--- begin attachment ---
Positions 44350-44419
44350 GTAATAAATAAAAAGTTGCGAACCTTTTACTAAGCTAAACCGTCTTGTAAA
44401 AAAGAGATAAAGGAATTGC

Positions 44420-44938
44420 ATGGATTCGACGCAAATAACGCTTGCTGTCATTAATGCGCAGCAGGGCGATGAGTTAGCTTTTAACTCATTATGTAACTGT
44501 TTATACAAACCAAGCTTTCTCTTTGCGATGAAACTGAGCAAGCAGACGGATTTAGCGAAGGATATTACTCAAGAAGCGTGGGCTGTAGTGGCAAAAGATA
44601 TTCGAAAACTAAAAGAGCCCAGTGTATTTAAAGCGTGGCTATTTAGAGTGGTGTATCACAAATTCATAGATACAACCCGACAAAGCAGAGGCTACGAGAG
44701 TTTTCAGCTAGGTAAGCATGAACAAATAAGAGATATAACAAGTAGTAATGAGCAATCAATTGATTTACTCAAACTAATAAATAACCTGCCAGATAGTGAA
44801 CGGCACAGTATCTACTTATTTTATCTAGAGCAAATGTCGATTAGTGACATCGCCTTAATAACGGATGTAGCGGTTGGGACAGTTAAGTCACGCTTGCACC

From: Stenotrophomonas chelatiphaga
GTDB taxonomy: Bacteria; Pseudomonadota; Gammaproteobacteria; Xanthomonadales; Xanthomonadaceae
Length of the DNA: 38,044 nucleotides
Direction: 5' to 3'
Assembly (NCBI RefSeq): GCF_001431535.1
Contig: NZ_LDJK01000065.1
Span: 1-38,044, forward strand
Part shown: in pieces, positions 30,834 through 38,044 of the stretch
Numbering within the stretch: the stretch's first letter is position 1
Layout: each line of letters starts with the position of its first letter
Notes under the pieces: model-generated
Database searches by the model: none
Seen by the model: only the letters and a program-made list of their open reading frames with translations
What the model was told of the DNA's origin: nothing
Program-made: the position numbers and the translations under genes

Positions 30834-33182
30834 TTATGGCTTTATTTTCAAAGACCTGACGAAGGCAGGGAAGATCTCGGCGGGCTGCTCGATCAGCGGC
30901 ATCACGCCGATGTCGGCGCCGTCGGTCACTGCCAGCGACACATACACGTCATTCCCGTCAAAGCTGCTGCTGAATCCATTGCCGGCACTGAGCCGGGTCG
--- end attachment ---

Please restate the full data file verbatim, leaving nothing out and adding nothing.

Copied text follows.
Positions 44350-44419
44350 GTAATAAATAAAAAGTTGCGAACCTTTTACTAAGCTAAACCGTCTTGTAAA
44401 AAAGAGATAAAGGAATTGC

Positions 44420-44938
44420 ATGGATTCGACGCAAATAACGCTTGCTGTCATTAATGCGCAGCAGGGCGATGAGTTAGCTTTTAACTCATTATGTAACTGT
44501 TTATACAAACCAAGCTTTCTCTTTGCGATGAAACTGAGCAAGCAGACGGATTTAGCGAAGGATATTACTCAAGAAGCGTGGGCTGTAGTGGCAAAAGATA
44601 TTCGAAAACTAAAAGAGCCCAGTGTATTTAAAGCGTGGCTATTTAGAGTGGTGTATCACAAATTCATAGATACAACCCGACAAAGCAGAGGCTACGAGAG
44701 TTTTCAGCTAGGTAAGCATGAACAAATAAGAGATATAACAAGTAGTAATGAGCAATCAATTGATTTACTCAAACTAATAAATAACCTGCCAGATAGTGAA
44801 CGGCACAGTATCTACTTATTTTATCTAGAGCAAATGTCGATTAGTGACATCGCCTTAATAACGGATGTAGCGGTTGGGACAGTTAAGTCACGCTTGCACC

From: Stenotrophomonas chelatiphaga
GTDB taxonomy: Bacteria; Pseudomonadota; Gammaproteobacteria; Xanthomonadales; Xanthomonadaceae
Length of the DNA: 38,044 nucleotides
Direction: 5' to 3'
Assembly (NCBI RefSeq): GCF_001431535.1
Contig: NZ_LDJK01000065.1
Span: 1-38,044, forward strand
Part shown: in pieces, positions 30,834 through 38,044 of the stretch
Numbering within the stretch: the stretch's first letter is position 1
Layout: each line of letters starts with the position of its first letter
Notes under the pieces: model-generated
Database searches by the model: none
Seen by the model: only the letters and a program-made list of their open reading frames with translations
What the model was told of the DNA's origin: nothing
Program-made: the position numbers and the translations under genes

Positions 30834-33182
30834 TTATGGCTTTATTTTCAAAGACCTGACGAAGGCAGGGAAGATCTCGGCGGGCTGCTCGATCAGCGGC
30901 ATCACGCCGATGTCGGCGCCGTCGGTCACTGCCAGCGACACATACACGTCATTCCCGTCAAAGCTGCTGCTGAATCCATTGCCGGCACTGAGCCGGGTCG